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Monday Morning Quarterbacking the JCPenny Logo Changes

To say that JCPenny is undergoing a bit of an identity crisis is akin to observing that American Idol experienced a slight ratings slump this season. Given Penney's schizophrenic behavior, it would be easy to second-guess some of the strategic decisions made by the short-lived regime of its former CEO Ron Johnson leading to the company's serious decline in sales. But the purpose of this particular article is to specifically analyze how the logo modifications made by the organization over the last two to three years have contributed to an astounding decrease in awareness of the century-old brand.

Based on the logo featured at the end of the company's recent apology ad, it appears that JCPenny is now featuring its fourth logo variation in the last three years - not exactly the recipe for successfully handling a brand with as much equity as Penny's. Let's look at the succession of recent logo changes to see where a well-intended rebranding effort may have jumped the tracks.

JCP Logo Changes

Personally, I think the shift from the 2010 logo to the 2011 logo was a nice, logical upgrade of the brand. Font and colors stayed the same with the only significant changes being the "JCP" font change from uppercase to a more contemporary lowercase and boxing those initials in the traditional JCPenny colors.

Looking back, one can see that the intention was to isolate just the "jcp" in an effort to make the red box it is housed in as identifiable over time as the circular bulls-eye of Target.  The only problem is JCPenny got impatient and launched into the red, white and blue logo a mere 10 months after the last logo change and, for the first time, totally removed any reference to the name Penny - a brash move considering it had been known simply as Penny's to generations of Americans.

It's as if they wanted to emulate companies like Kentucky Fried Chicken, who transitioned to KFC back in the early 1990s. The difference, however, is that Kentucky Fried Chicken switched to KFC in part  because KFC is the name they were already referred to as by most consumers. Same with FedEx - who changed from Federal Express in 2000 for the same reasons.

My assumption is that JCPenny wasn't reacting to a public that was already calling the retailer "jcp," but wanted to be known by that moniker because it sounded hipper and more contemporary. Unfortunately, you can't quickly force such a change on people if they're not calling for it. Thus, the Titanic drop of 28 percent in consumer awareness of the brand in just two short years.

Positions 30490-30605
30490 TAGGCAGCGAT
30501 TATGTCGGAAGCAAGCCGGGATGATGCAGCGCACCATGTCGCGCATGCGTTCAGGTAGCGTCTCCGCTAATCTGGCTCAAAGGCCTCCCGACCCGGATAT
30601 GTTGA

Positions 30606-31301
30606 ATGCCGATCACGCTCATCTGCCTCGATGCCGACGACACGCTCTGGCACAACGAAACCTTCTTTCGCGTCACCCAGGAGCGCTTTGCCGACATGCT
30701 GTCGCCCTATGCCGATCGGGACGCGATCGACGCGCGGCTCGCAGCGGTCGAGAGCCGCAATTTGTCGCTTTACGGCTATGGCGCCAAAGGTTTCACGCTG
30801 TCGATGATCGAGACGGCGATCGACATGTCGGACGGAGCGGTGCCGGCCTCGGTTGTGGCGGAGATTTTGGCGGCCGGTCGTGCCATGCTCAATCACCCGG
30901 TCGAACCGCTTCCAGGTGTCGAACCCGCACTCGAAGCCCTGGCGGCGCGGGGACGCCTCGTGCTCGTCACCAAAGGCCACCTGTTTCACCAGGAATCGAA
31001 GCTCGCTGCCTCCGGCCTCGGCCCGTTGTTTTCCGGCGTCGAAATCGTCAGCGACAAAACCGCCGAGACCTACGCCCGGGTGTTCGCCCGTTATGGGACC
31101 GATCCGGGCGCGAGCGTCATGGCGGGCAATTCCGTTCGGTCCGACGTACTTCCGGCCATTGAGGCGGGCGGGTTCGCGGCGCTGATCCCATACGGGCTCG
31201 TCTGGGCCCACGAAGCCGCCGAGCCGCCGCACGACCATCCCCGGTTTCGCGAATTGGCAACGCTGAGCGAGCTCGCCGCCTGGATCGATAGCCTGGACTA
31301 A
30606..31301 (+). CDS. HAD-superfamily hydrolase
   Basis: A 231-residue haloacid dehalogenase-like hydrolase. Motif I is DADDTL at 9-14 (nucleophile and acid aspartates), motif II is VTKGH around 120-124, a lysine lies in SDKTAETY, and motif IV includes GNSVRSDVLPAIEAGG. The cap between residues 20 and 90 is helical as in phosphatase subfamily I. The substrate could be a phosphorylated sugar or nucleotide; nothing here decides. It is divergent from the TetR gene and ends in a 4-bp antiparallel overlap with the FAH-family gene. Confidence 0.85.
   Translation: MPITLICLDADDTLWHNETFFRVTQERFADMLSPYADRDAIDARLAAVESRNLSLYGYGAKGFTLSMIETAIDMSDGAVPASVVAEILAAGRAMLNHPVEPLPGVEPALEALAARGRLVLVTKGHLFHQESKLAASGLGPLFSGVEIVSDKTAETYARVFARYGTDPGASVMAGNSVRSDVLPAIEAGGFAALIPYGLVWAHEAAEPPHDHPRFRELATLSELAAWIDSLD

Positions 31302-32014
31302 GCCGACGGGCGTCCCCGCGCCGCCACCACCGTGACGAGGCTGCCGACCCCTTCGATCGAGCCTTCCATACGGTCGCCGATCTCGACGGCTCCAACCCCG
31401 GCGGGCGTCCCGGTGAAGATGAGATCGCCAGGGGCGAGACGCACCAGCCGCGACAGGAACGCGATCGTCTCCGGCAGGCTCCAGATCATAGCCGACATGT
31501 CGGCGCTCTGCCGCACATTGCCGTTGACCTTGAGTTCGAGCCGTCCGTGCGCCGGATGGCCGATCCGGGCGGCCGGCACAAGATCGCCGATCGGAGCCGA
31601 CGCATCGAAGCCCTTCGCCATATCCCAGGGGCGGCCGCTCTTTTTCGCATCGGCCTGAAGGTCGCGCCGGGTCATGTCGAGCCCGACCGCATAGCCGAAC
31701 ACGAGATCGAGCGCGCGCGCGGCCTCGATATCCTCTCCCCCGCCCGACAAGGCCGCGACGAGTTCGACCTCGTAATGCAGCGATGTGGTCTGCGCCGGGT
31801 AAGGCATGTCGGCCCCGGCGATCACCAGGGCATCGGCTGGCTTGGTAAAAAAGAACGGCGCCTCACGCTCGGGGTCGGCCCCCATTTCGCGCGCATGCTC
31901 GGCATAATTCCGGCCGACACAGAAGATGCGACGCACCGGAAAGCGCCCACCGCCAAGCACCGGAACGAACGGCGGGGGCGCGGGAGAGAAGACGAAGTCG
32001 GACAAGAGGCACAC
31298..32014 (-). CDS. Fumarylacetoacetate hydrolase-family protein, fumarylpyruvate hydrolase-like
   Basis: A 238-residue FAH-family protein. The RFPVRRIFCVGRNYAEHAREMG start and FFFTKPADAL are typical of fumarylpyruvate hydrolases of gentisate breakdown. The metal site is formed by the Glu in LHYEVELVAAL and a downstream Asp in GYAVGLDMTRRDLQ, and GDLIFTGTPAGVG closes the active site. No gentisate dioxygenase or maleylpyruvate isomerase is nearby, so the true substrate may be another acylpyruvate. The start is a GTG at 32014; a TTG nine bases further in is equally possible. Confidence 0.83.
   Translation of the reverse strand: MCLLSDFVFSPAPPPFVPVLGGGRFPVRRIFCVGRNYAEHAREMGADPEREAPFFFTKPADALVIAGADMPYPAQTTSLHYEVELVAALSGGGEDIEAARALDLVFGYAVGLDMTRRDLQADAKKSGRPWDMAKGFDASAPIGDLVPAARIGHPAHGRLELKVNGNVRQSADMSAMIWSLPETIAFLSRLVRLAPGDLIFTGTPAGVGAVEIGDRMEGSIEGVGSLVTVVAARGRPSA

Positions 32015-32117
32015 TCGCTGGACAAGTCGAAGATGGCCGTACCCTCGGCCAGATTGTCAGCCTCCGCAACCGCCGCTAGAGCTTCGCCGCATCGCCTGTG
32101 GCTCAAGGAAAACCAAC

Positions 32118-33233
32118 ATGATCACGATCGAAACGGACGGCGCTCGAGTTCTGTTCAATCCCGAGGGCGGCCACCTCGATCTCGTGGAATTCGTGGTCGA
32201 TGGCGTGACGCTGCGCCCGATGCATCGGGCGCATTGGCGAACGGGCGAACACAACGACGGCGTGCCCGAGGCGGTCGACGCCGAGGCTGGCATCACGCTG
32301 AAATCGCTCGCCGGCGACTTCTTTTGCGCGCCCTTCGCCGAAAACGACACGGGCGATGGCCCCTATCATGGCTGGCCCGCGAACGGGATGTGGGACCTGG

If the company would have stayed with the May, 2011 logo version longer and really given it a chance to serve as a transition logo, then maybe they could have slowly rolled out just the "jcp" in the burgundy box a few years later or used it in conjunction with the full logo to help ease the transition.  Instead, they panicked in their urgency to show how trendy and different they were and turned their back on an iconic brand identity before people knew what hit them.

Now, in desperation, it appears they are once again embracing the equity they have left in the JCPenny brand in order to stop the bleeding.

Certainly, the rash logo metamorphosis is not the predominant reason for JCPenny's slumping sales over the last few years as the mismanagement and poor direction of the company are well documented. However, it is an example of an organization over-reacting to market conditions and ultimately, a case study in how not to treat a brand that was, at one time, as arguably recognizable as Coca Cola or McDonald's. It will be interesting to see just how much brand identity JCPenny can salvage by a potential return to its brand roots.

Filed Under: branding

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